With the pre-monsoon showers taking a much-needed pause, the bright clear sunshine has cranked up the temperatures a notch. Thankfully, it’s just the low 30s and nothing more. Every Sunday we have the local farmers’ market here in our small town. We found some bael and my mother decided it was time to a sherbet again.
The hard woody bael is known as wood apple or stone apple in other parts of the world. It can be found in abundance in Northeast India, aided by the warm humid climate. The tree reaches about ten meters in height and the elders in this part of the country will advise you not to sit in its shade during the early summer months. The fruit can weigh up to 300 grams and can cause a good amount of damage if it happens to fall on someone.
My mother gave the bael a few whacks with a wooden ladle and we cracked it open to reveal the rich orange pulp inside. The pulp smells delicious and sweet. We scrap it against a sieve to squeeze out the liquid in a large bowl. My mother added some sugar and salt, gave it a nice mix and it was ready to serve – quick, easy and absolutely amazing. The creamy texture and the sweet smell make it great drink on hot summer days.
You could make the drink with curd and some condensed milk too, my mother just mentioned. Honey can be used as a substitute for the sugar. Some people also add milk. I really enjoyed the flavour and the texture is something that I think would go well in a pie. My mother frowned upon the idea, but I am determined to show her that it could work, just like a lime pie I made a few years ago. But that is for another day. Here is the simple recipe to a simple, cool summer drink.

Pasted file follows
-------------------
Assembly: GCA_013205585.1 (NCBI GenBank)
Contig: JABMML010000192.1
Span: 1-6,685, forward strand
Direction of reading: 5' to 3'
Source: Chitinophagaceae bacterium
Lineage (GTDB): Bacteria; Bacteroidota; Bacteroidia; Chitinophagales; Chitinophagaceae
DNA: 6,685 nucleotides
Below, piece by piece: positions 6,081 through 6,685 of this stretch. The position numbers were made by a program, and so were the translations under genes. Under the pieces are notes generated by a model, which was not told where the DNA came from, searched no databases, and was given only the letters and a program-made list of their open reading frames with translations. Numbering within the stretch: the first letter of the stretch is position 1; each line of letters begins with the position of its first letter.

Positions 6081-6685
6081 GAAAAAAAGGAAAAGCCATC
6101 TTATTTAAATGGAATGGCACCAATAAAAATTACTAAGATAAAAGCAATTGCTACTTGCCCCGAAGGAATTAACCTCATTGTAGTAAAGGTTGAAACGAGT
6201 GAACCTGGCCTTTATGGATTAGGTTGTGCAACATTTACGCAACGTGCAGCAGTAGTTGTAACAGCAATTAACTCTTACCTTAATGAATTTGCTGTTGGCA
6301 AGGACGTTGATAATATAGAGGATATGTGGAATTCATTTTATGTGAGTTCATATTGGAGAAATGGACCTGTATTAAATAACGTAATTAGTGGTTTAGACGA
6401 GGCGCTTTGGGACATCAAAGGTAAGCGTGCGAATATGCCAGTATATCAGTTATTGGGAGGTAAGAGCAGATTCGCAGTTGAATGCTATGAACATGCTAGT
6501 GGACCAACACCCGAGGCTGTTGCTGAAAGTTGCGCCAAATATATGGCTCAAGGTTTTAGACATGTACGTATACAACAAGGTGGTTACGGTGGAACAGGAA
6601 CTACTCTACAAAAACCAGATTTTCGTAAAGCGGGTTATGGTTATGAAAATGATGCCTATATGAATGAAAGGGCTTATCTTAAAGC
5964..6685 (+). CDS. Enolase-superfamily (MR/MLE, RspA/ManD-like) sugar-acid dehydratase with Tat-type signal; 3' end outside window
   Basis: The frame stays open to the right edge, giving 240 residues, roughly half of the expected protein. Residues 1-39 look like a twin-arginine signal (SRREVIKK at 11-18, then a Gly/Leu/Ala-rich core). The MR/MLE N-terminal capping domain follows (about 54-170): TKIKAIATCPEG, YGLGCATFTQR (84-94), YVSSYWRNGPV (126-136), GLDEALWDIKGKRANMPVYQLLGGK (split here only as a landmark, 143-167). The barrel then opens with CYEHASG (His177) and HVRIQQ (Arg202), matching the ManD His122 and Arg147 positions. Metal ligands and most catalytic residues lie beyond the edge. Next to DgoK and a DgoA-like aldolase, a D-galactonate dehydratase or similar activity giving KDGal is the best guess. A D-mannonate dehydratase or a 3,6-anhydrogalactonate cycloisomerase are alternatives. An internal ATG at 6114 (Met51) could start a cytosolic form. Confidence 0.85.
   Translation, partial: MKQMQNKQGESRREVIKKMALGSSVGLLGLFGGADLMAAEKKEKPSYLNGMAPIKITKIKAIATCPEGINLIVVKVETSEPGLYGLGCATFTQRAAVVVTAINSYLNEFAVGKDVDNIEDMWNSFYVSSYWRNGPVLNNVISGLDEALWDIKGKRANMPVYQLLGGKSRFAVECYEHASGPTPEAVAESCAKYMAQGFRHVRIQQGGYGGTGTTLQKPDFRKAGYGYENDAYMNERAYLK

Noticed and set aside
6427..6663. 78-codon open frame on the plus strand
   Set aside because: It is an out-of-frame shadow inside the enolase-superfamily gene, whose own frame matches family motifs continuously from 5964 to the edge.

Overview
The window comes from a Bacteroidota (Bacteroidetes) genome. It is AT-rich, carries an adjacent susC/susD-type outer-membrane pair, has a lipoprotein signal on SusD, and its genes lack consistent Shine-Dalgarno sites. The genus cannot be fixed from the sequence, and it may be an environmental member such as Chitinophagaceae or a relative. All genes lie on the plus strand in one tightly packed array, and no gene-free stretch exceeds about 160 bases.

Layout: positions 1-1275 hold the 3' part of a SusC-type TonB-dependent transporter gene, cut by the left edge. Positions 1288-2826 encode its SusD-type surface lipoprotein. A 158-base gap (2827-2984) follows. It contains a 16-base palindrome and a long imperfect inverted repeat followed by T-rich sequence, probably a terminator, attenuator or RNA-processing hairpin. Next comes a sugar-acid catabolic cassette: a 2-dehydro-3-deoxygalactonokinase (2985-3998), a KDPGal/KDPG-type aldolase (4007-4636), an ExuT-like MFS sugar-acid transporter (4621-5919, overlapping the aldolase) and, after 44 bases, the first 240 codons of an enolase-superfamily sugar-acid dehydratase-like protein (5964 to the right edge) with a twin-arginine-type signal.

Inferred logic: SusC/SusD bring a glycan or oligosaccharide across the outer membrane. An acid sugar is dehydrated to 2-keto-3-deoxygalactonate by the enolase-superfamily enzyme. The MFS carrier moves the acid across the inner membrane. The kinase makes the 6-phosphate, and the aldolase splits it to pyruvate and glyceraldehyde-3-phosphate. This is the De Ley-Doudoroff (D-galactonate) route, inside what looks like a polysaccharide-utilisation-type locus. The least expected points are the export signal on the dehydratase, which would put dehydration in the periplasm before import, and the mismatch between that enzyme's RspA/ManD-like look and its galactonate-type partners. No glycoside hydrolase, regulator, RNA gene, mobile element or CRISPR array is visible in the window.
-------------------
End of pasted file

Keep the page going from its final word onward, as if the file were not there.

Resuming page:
Ingredients for one drink –
- Stone apple/wood apple/Bael – 2 ripe one. You will know by the smell that they are ripe. Trust your instinct and you will be rewarded.
- Chilled Water – 300 ml
- Sugar – 1 and half tablespoon (Taste the fruit to check it sweetness and adjust the sugar accordingly)
- Salt to taste
- Crack open the fruit and scrap the pulp out into a wide sieve.
- Squeeze the pulp through to release the juice onto a bowl below.
- Check the juice’s sugar level and then add the water and extra sugar along with some salt.
- Throw in a few ice cubes in a tall glass and pour the juice into it. Garnish with a few mint leaves
There a loads of other ways to make this sherbet. Like I said, you could add half a cup of curd and half a glass of water instead. There is another recipe where you can add milk and even buttermilk. If you want a smoother drink, just add a little extra water to the recipe above. If you like it a little thick with a smoothie-like consistency, refrain on adding all the 300 ml of water. Now sit back, turn the TV on and relax as you take a sip!